Reaction has been slow, because media attention has been erratic, but  in Afghanistan, thousands of outraged protesters stormed a U.N. compound killing at least 20 people, including eight foreigners–this at a critical moment in the Afghan war when America is trying to “win hearts and minds.” The demonstration in Mazar-i-Sharif turned violent when some protesters grabbed weapons from the U.N. guards and opened fire, then mobbed buildings and set fires on the compound. Demonstrators were also massed in Kabul and the western city of Herat.

So far, three attempts to burn churches have been thwarted by Pakistani security forces, but it is just a matter of time before death and destruction, related to the imbecility of a small-time Christian publicity whore, rears its snake-maned head.  Predictable but terrifying right-wing approval for Jones’s action is also beginning its viral crawl across the internet.

As to Myers, despite the development of a blasphemy fan club and admiration for the cowardly use of free expression rights in the safe haven of Morris, Minnesota, the only serious “threat” came from Catholic League president Bill Donahue.  The League (like B’nai B’rith) was founded as an anti-defamation society at a time when discrimination against Catholic immigrants was on a par with discrimination against Jews.  Donahue filed a complaint with the University of Minnesota Board of Regents, offering that Myers’ actions violated the University’s anti-discrimination policy: ‘Expressions of disrespectful bias, hate, harassment or hostility against an individual, group or their property because of the individual or group’s actual or perceived race, color, creed, religion…can be forms of discrimination. Expressions vary, and can be in the form of language, words, signs, symbols, threats, or actions that could potentially cause alarm, anger, fear, or resentment against others.”

It was a far-fetched complaint both in terms of accusation and in terms of consequences; Myers’ action only succeeded in cementing his hard-crafted persona as a jerk.  And even as a one-off expression of jerkiness, the actions of 2008 did not rise to the standard of blasphemy, which is usually understood as an interreligious act designed to malign or humiliate a religious opposite.  Secular “blasphemy” against religion is more problematical, and Myers’ showpiece proved it. That is because there was no real conviction behind the act.  ”Religion is sooooooo stupid” is not an impressive bumper sticker.  The defense of free speech is only relevant and brave when free speech is actually abridged, not when threats to its exercise are manufactured.

Jones is a different story.  A more dangerous one.  He is the ugly Id unchained from the soul of an America I’d hoped had died.  It is moronic, armed, and dangerous.  It does not question the ontological correctness of its religious and political views.  It burns a book in Lake City, Florida, and Muslims (and others) die in Afghanistan and soon Pakistan and elsewhere.  Jones does this knowing they will die, praying to his defective God that they will die, in order to prove his belief that the devil is with us.  He is with us, and he needs to be charged with and convicted of murder.  His name is Terry Jones.

Filed Under: Uncategorized

The Devil in Mr Jones

by rjosephhoffmann

First Published: April 4, 2011

Codex Gigas (The Devil Codex)

Since I posted my commentary on the Terry Jones case I’ve received lots of feedback–mainly attempts to vindicate Jones and wondering why I am “coddling Muslims.”  I like the term feedback because it doesn’t discriminate as to the quality of responses.  Some were actually very insightful–the ones laying out, for example, the conditions for incitement and sedition; some less so–the ones that simply insist that we are citizens of a democracy that values free speech above everything else. I’ve received no recipes for coddled Muslims, but I’m sure they’ll be coming soon.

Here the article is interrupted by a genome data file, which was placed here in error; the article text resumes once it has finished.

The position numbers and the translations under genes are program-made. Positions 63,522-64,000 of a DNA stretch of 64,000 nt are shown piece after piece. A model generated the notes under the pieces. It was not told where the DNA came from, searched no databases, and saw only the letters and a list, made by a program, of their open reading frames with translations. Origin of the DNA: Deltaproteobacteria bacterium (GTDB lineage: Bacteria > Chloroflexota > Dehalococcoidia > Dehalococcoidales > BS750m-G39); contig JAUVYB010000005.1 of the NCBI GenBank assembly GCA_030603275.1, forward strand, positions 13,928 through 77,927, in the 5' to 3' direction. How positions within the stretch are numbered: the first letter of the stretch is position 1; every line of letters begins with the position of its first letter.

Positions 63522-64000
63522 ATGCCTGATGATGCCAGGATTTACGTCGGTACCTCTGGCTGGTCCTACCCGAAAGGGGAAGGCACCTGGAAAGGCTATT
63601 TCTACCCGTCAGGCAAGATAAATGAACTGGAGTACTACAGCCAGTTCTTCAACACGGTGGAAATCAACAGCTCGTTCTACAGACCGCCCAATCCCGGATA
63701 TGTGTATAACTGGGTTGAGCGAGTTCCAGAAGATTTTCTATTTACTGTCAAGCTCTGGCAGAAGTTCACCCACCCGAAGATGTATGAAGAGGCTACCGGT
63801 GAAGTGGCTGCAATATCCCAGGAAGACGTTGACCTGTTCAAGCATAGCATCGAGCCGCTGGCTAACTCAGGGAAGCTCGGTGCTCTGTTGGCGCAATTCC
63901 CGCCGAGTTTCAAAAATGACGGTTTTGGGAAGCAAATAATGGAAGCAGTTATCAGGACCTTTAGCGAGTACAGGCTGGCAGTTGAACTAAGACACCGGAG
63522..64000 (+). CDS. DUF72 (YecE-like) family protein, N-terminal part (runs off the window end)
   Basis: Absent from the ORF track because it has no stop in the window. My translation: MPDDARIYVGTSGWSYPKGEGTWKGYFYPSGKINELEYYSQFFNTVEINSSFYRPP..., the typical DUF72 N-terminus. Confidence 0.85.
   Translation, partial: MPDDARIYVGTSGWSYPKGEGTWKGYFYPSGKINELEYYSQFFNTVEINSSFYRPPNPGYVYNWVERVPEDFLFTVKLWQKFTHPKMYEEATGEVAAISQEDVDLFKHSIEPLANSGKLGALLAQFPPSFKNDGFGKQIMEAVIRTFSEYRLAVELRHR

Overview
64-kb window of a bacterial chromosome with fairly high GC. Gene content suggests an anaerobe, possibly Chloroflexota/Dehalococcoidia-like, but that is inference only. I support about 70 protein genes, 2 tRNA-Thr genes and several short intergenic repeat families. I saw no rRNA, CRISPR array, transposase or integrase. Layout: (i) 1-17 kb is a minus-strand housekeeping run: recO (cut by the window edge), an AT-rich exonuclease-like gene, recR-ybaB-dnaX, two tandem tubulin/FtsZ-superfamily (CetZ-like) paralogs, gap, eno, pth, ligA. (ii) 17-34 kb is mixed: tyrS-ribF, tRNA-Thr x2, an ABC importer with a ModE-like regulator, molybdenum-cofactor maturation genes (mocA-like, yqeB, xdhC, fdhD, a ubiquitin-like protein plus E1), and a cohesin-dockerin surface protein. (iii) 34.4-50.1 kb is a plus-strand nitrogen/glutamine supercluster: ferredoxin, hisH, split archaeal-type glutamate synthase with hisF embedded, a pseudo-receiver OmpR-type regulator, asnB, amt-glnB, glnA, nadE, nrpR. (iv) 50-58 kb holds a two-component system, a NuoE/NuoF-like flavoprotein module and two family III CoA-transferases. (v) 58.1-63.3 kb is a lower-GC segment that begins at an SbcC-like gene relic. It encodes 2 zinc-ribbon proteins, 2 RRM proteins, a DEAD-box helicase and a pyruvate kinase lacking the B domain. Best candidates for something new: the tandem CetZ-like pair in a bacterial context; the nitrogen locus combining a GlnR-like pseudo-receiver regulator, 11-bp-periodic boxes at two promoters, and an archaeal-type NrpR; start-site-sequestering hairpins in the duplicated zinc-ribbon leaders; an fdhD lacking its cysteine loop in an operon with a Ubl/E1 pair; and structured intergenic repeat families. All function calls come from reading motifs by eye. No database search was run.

Often misquoted, in the United States v. Schenck case (1919: involving a man’s distribution of anti-draft flyers during World War I), Justice Holmes wrote that

The most stringent protection of free speech would not protect a man falsely shouting fire in a theater and causing a panic. […] The question in every case is whether the words used are used in such circumstances and are of such a nature as to create a clear and present danger that they will bring about the substantive evils that Congress has a right to prevent.

“Falsely” is the word that is often omitted. What emerged was the “clear and present danger test,”  since weakened and greatly modified.

I’m reliably informed by no fewer than three lawyer-respondents and my buddy Guido that its successor, the “imminent lawless action” criterion, cannot reasonably be applied in this case because the damage and the loss of human life, even though preventable, did not transpire on American soil and that under current law (Hess v. Indiana [1973], Brandenburg v. Ohio [1969]), Jones would likely be given a pass.

And even though Americans, according to groups claiming responsibility, including Afghani Taliban, were the target (United Nations workers were an easier and softer hit), so far (April 5th) American soldiers did not die as a result of this provocation.  On the other hand, those who have replied that it was not Jones’s intention to do harm have not been following the story closely enough: he is quoted in the Washington Post as saying that after due consideration he felt he had no choice, and was only indecisive as to the method of execution (drowning, shredding, or shooting).  Fire is always the first choice of southern Christian bigots. And there is the small matter of his careful plans to broadcast the events in English and Arabic.